291 Views, 157 PDF Downloads

The current meta-synthesis study investigated the effective strategies for improving critical thinking ability among EFL/ESL learners, and the relationship between language learning skills and critical thinking ability. To achieve this aim, meta-synthesis was selected as the design of the study. Therefore, some databases were searched using the defined key terms, in order to select the related qualitative, quantitative, and mixed-method studies. As a result, 550 articles were found, 43 articles of which were included in the final review. Using thematic analysis, the obtained data from these 43 articles were analyzed in 6 steps and then coded for each research question. Although no single method was proposed in this study as the best to improve critical thinking, it was indicated that a number of them together can be effective when properly implemented. It was shown that all 4 language skills can be improved by enhancing the level of critical thinking ability among EFL/ESL learners.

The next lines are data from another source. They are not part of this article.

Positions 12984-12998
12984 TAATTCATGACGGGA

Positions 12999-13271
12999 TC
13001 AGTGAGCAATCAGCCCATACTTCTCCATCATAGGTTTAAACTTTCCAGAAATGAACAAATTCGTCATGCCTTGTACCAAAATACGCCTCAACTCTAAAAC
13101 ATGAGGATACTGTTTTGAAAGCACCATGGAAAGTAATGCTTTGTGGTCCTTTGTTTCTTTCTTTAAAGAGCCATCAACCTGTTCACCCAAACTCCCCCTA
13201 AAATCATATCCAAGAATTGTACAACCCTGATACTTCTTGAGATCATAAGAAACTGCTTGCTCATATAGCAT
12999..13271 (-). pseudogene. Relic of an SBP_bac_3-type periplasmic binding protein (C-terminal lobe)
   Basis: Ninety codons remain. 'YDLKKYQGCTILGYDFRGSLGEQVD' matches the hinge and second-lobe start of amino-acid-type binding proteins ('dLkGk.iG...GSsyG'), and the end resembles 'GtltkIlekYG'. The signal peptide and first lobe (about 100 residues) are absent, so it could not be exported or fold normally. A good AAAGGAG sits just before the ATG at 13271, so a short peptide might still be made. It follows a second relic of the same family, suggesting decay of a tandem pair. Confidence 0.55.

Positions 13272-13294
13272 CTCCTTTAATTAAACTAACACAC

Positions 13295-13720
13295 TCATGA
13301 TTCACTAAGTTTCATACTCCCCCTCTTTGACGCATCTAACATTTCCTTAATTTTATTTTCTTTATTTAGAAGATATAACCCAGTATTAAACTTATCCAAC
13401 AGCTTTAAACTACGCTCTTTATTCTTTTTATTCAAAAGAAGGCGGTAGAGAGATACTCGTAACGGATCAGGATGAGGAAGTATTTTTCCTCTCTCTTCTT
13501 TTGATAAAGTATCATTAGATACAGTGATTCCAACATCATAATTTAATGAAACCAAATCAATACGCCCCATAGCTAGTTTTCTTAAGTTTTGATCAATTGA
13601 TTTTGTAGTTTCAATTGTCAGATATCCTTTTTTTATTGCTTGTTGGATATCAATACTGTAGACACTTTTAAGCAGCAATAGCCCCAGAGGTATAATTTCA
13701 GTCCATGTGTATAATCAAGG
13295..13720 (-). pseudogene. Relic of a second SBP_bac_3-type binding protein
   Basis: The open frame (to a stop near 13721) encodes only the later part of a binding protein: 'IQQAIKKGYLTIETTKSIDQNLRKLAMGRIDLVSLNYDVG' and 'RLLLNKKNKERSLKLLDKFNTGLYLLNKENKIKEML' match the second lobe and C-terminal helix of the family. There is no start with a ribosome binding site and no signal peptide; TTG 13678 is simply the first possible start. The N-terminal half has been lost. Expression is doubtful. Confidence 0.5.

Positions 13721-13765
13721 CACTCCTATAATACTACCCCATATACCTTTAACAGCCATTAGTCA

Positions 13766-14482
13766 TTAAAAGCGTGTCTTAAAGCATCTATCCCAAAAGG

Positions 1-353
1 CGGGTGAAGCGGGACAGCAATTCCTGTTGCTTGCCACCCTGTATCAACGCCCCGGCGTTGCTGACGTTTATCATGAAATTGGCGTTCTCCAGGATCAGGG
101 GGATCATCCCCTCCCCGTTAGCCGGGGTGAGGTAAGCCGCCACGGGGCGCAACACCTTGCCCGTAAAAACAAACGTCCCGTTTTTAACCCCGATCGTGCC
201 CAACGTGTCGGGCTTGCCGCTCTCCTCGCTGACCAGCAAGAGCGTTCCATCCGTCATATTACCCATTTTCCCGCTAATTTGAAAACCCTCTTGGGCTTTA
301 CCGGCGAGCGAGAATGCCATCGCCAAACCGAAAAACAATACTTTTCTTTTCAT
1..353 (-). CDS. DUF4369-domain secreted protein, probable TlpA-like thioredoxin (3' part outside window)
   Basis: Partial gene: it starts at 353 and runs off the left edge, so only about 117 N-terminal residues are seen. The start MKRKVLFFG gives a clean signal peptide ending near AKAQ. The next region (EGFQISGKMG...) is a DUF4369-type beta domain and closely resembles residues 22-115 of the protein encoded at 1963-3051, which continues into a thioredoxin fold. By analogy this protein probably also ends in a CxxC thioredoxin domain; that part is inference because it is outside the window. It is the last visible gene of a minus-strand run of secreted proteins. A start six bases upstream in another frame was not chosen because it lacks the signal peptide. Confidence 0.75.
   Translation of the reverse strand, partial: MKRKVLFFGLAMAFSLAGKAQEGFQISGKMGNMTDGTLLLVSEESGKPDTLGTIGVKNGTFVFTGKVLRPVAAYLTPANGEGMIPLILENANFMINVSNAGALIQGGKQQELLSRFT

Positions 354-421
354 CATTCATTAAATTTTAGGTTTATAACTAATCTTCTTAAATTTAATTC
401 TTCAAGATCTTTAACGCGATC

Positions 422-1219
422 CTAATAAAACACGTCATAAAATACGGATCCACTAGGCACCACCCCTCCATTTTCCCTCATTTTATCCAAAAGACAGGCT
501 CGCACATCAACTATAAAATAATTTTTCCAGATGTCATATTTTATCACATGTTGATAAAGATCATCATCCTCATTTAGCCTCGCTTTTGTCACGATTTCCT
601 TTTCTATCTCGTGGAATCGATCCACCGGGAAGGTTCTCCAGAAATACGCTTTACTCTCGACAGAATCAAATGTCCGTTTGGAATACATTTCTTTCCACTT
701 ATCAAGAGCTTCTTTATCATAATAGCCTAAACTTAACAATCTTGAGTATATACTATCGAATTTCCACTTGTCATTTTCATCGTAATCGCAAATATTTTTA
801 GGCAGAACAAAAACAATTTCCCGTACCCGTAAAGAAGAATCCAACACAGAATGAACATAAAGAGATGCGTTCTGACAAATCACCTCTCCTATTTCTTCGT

PDF

Article

by Iryna Zvarych, Iryna Tonkonoh, Ihor Bopko, Serhii Melnychuk, Kateryna Mehela, Tetiana Shyrmova
211 Views, 133 PDF Downloads